As Mr. King says in the above quote, hard work is the key in tapping into talent and using it to help make you succesful. I'm sure there are people out there who will feel that what I am going into will be easy, a cake walk, walk in the park. That being able to set my own hours, wear what I want, vacation when I want etc. are all this job will be about. While there are some wonderful perks to working from home, playing poker for a living is far from glamorous. For those of us that are considered grinders, poker is exactly that, we put in a large amount of hours every day. We deal with negative variance that can at times make us question our abilities. Online poker, playing 10-14 tournaments at a time is very mentally taxing. While a lot of the game is fairly automatic to me now in a lot of situations, there are still many many times a day where a very important decision must be made weighing mathmatical probabilities, possible outcomes, how the decision will affect my image, and most importantly whether the decision is correct in terms of expected value, all within the span of about 20 seconds max. In comparisson, in my job right now, I cannot remember the last time that I've made any significant decision, and the output from my brain required to do my job is virtually nil.

While there were a few moments of fear and uncertainty when I finally reached the decision, with each day that has passed towards my end date with Verizon, a greater sense of calm has come over me. The decision has been made, the papers have been signed, and starting tomorrow, the only thing I will need to do is get up, get myself ready, go to my computer, and treat poker as a job. Poker is no longer a hobby or recreation for me. For millions, it is still exactly that, and it is now my job to take their recreation money and put it into my pocket. I am part of a very small percentage of people who can call this great game a career.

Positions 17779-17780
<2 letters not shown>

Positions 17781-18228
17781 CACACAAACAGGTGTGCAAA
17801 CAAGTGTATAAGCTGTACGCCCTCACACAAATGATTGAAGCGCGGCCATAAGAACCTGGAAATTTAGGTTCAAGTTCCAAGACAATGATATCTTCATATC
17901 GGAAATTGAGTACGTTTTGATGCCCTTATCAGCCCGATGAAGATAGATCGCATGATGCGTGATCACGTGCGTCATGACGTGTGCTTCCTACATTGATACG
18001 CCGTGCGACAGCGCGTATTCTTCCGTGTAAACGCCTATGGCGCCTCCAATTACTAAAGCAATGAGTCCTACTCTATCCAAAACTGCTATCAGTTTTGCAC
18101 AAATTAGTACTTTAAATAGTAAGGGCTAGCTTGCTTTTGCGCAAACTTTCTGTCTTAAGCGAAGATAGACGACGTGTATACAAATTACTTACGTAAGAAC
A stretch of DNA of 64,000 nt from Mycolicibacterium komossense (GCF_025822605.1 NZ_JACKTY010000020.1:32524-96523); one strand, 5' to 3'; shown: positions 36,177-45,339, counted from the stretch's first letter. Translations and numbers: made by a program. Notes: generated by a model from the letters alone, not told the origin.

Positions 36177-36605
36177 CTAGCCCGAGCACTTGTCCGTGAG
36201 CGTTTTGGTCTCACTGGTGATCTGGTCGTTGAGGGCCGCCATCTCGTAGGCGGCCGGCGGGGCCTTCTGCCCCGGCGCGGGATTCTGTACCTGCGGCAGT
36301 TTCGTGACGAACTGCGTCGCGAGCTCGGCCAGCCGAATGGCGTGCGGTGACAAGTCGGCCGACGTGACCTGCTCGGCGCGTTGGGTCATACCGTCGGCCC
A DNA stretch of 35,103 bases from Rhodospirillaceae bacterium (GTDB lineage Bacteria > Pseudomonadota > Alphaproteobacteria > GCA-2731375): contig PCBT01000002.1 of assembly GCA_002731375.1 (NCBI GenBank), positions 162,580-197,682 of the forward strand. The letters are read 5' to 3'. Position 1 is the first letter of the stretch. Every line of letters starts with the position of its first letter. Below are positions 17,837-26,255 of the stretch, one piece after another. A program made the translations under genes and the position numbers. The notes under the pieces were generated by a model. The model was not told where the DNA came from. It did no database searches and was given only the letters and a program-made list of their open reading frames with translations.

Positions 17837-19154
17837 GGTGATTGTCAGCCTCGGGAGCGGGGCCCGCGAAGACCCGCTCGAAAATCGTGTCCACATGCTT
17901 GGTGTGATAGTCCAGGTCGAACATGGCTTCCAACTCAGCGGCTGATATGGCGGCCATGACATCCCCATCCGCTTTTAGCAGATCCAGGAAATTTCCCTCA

How much work will actually be required of me then? Best I can tell, Ill be looking at anywhere from 45-50 hours per week, and while some may say "Well, aren't you working more than you were at your other job?" Well sure, if you don't count in my two hours of commute every day, my one hour lunch, and the fact that I didnt see my family hardly ever. I however, do count those things, and I wasn't being paid for any of it. My goals (And while I say goals here, this is more or less a requirement. Its the same as if your boss says he needs a 20 page report done in 1 week. You wont make a 20 page report your goal for that week, you'll finish that 20 pages because its your job.) for the month to start with will be 2500 games. While I'm not setting a monetary goal, my current per game win rate puts me at a comfortable earn rate to support my family. It is important at this point to continue to focus and improve, making the best decisions possible with every game that I load. Its not fullproof, errors still occur, but learning from them is key. My errors come few and far between now, but recognizing them quickly and correcting them is what makes me a winning player. I made a large mistake last night that cost me a good shot at a win, but its not something that will happen again, heat of the moment or not. With that, I think I'm going to break this into two parts. The second part is going to reflect more on the past four months, and how the changes there have affected my decision.